Gentle readers, if you eat cows, pigs or birds you have absolutely no call to condemn the rabbit industry. But I can and will:
Rabbits suffer from the same hardships every other farm animal suffers from such as: space deprivation, poor ventilation, manipulated lighting, and etc. Consequently they exhibit a range of neurotic behaviors such as fur-plucking, ear-biting and self-mutilation. They become obese, get inflamed feet, have poor bone density, develop gastrointestinal and urinary dysfunction.
Caged rabbits can suffer from ulcerative pododermatitis (also called "sore hocks") consisting of scab-covered ulcers on the hind legs. This is caused by the pressure of heavy body weight on a wire floor, or by excessive stamping of the feet by nervous rabbits.
In some cases the feces underneath the cages are never cleaned out. Prolonged exposure to fumes (particularly ammonia) from urine and feces, irritate the rabbits' eyes and respiratory tracts and predisposes them to disease.
In nature, rabbits’ way of dealing with dangers is by running and hiding in holes. The fact they can’t do it in the cages leaves them panicked with every change in the surrounding. When they are taken out of the cage or someone else is getting in or even to the slightest noise, rabbits often respond with digestive problems, in some cases hurting themselves or their babies, sometimes killing them.
Just to understand how hard the conditions in the rabbits farms are, 1 in 4 rabbits will die due to the intensive conditions before the age of 12 weeks (rabbit’s slaughter age) even though they can reach up to 12 years.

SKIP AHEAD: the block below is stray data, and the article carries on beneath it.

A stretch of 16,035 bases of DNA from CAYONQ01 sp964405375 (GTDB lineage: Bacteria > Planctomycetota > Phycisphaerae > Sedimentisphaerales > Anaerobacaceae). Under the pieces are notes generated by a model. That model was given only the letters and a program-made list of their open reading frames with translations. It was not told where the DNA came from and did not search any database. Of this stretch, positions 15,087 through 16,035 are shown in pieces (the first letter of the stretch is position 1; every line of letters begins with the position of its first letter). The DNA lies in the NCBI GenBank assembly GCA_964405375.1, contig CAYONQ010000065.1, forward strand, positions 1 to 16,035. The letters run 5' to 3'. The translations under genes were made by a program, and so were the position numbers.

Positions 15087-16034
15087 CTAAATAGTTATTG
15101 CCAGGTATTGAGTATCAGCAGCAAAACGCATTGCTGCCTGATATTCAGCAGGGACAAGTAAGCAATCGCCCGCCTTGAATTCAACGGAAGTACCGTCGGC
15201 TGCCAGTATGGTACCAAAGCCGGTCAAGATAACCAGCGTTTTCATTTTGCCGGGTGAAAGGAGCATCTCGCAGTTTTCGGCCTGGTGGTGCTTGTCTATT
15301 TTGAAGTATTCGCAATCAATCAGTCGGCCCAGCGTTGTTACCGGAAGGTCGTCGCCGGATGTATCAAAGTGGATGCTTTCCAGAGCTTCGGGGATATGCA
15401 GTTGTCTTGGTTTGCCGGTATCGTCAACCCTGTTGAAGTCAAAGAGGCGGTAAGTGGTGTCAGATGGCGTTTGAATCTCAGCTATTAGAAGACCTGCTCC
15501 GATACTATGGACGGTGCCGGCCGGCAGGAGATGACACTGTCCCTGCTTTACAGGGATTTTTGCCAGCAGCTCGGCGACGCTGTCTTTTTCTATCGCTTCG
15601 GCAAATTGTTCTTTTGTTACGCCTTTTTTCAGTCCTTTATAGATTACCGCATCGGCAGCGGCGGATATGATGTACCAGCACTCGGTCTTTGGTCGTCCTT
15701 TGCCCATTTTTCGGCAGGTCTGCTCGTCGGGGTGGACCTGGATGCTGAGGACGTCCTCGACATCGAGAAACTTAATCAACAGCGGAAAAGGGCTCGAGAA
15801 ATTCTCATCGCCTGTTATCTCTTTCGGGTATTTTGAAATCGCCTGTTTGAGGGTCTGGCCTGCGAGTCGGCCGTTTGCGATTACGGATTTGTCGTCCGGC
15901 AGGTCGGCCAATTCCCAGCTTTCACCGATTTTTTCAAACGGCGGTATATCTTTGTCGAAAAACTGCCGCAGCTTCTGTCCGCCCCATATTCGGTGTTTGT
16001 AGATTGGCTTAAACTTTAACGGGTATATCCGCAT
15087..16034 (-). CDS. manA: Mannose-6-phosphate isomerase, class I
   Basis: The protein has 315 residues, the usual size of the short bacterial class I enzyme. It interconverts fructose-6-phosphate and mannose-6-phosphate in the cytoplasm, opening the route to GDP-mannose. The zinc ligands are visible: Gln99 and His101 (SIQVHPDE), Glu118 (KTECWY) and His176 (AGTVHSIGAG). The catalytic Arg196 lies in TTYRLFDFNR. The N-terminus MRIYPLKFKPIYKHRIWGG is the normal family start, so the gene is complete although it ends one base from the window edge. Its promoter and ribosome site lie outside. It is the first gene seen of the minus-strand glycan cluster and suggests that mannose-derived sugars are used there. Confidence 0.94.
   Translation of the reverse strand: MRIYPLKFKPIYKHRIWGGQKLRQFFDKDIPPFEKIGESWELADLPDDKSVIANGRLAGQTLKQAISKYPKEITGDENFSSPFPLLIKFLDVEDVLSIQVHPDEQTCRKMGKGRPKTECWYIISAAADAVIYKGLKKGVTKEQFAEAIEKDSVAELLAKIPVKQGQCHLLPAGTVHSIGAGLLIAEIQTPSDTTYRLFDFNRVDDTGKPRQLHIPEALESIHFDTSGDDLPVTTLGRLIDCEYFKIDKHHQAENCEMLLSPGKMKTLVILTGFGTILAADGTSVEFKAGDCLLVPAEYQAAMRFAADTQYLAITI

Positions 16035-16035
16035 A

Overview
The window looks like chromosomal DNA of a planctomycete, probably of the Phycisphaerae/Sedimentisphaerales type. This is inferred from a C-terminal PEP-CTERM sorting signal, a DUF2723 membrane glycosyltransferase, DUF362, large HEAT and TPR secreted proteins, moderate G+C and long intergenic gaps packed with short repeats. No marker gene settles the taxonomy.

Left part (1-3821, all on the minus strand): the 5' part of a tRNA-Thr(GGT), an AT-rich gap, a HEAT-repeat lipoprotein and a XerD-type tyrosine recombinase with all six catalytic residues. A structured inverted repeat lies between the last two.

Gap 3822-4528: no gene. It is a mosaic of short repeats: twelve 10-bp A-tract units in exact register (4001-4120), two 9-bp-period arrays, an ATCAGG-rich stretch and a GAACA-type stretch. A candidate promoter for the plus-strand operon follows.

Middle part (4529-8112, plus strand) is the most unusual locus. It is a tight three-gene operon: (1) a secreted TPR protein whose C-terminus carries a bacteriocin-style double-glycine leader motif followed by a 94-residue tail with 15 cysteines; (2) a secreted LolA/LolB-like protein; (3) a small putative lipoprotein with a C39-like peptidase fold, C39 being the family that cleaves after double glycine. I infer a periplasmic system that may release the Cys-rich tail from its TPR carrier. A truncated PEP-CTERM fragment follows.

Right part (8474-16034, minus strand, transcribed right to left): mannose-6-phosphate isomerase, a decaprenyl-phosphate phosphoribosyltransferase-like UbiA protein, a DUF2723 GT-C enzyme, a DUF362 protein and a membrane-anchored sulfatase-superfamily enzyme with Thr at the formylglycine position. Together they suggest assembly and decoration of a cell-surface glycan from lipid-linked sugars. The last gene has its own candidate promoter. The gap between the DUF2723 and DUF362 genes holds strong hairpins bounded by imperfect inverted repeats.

The industry’s way to reproduce more “meat bunnies” is by caging does and bucks (female and male rabbits) in a single cell cage and use them as a breeding stock. In the wild, rabbits form social colonies that usually consists of one to three males and one to five females. Domestic rabbits retain the full range of behaviors of their wild ancestors, so housing rabbits singly in barren cages causes physiological and behavioral problems. Young does are mated for the first time at the age of 16 weeks. Then they start their endless cycle of overlapping impregnation, gestation, birth, and nursing.
A typical litter consists of 8-10 bunnies which are taken away from their mother at 4 weeks of age.
The does are fertile 24 hours after giving birth and being re-mated before each litter is weaned.
Does have an average 'use-life' of about 18 months. During this period, they will produce 8-15 litters. The gestation lasts for 32 days. An average litter reproduces 6-8 successfully fattened rabbits (out of 8-10 born bunnies). The production targets are at least 50 rabbits per doe, per year. Bucks are usually kept until they are three to four years old.
When the breeding does' and bucks' productivity begins to fall, they are sold for low-quality meat production..
You may read the end of these bunnies miserable journey here.
You can remove your participation in the suffering of so many by simply making other choices. Whether it's rabbits, chickens, pigs, cows or any other exploited being... Please do so.
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